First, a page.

A great deal has been written about why Star Wars is so effective (most of which I've taken pains to avoid). Its point of access is Shakespearean – the film appeals everywhere to everyone.

In creating the movies, Lucas researched the structure of various world mythologies. He used the commonalities as a road map when writing Star Wars. That's one explanation.

I think there's another, as well – that Star Wars presented an alternative, irresistible idea of family.

At the outset, every one of the main characters is terrifyingly isolated. Princess Leia is captured and her planet destroyed. We never see any of her people again. Luke's family is murdered. The droids – only one of whom can speak – are forgotten trash. Obi-Wan Kenobi lives by himself in a cave. Fleeing assassins, all Han Solo has is a talking pet.

Every major new character – the good guys, at least – lives this way. Lando is miserably trying to convince himself he's not wasting his life on a floating gas mine. Yoda has a whole planet to spread out on, and he lives in a mud igloo the size of a horizontal hall closet.

None of these people have friends, or any that we're shown. They are adrift in the universe until they find each other.

Underneath the Western tropes, every major scene in the films emphasizes this bond between misfits. All of Lucas's best dialogue – and there isn't much of it – revolves around the gentle (or ungentle) teasing we can only inflict on people we love.

Once they find each other, everything is possible. They can even blow up metal Pluto through an airshaft.

Lightsabers and hyperspace are not Star Wars' most affecting fantasy. This is. That no matter how out-of-place or set-upon you feel in the world, there is somewhere you belong and people you belong with.

Star Wars isn't really sci-fi or action or a hybrid of the two. It's a love story.

You don't think of it this way as a child, but the message is powerful enough to seep through.

Eventually, I constructed a Star Wars that revolved entirely around me. I was the main character. Obi-Wan was my teacher. Han Solo was my older brother. I had a vivid running daydream of learning to speak like a Wookiee.

I didn't care for Luke because he was breathing my air. I didn't want to be him. Luke was the feckless, needy child – just like me. I wanted to eliminate him and take his place. I never owned a Luke Skywalker action figure.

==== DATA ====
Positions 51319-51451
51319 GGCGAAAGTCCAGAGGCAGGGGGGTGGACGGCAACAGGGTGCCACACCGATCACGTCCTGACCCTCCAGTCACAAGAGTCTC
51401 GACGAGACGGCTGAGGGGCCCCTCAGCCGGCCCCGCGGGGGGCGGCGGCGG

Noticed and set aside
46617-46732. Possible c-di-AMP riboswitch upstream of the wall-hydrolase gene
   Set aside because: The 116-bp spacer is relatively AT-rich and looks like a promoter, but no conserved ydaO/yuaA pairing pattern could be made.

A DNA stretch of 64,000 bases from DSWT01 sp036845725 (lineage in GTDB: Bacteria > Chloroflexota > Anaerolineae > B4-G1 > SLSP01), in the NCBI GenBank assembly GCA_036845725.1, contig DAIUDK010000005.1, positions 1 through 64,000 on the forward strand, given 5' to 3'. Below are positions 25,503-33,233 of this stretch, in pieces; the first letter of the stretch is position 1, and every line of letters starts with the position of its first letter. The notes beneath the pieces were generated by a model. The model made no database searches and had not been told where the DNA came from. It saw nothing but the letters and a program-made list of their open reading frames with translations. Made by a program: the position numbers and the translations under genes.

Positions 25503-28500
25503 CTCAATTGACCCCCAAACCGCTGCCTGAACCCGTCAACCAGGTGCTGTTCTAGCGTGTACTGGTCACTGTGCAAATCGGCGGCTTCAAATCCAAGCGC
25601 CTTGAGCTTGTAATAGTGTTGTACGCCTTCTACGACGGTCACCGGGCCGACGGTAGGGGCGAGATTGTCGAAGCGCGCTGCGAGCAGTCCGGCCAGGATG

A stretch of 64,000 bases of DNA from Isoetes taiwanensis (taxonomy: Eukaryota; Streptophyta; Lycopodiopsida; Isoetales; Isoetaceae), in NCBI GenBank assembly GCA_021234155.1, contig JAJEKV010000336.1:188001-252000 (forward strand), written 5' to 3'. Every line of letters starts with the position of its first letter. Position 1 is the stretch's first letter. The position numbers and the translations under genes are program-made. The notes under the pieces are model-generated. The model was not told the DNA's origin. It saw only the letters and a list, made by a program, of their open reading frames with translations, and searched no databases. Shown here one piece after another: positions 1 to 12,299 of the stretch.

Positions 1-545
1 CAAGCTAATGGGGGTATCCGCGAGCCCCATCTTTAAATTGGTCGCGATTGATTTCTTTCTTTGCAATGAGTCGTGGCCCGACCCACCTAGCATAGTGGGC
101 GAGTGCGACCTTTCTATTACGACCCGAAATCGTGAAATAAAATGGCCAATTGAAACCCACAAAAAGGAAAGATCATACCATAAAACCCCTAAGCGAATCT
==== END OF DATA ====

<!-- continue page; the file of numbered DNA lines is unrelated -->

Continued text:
A scene from The Empire Strikes Back.

A scene from The Empire Strikes Back.

Film Reference Library, Toronto

Vader's allure

My actual life at the time was a bit precarious. I spent a great deal of it alone in my head, or just alone. These fantasies bulwarked a vital sense that everything would turn out okay. They convinced me that "right now" didn't matter.

How many years had Obi-Wan spent in the cave, or Han Solo on the run? When you're 7 or 9 or 11, what's a year? It's forever. At that age, time has no meaning. Star Wars gave me hope that at some indeterminate future point, it would all turn out fine. I would eventually find that strange family that understood me.

None of this would have worked if I'd had full access to the films or the supporting canon. Had I been able to refer back to exactly how it had gone down or, worse yet, read books that went beyond the universe of the films, my fantasy would have collapsed under the imposition of order. I needed it fluid, organic and responsive to what was happening in my life. As I changed, Star Wars changed to suit me.

I suspect that like a lot of kids born in the sixties and seventies, I used the half-forgotten memory of those films – the first two in particular – as a blunt, therapeutic tool.

After the disappointment of Empire, Darth Vader worked his way to the front of my bedroom re-creations. In Star Wars, he is a cartoon. In Empire, he's a tragic hero.

He's also a murderous sociopath, but Vader was the one character who showed you how much he cared. Obi-Wan was too stiff; Han too glib; Leia too haughty. Presumably like their creator, all of Lucas's projections were afraid of their feelings.

Vader was all feeling (which Lucas and his proxies priggishly presented as a flaw). He'd lost his son, and wanted him back. He wanted that so badly, he'd eventually allow himself to be killed to make it happen.

If every son spends his life wanting to be seen – really seen – by his father, and vice versa, Vader was the exemplar of that urge.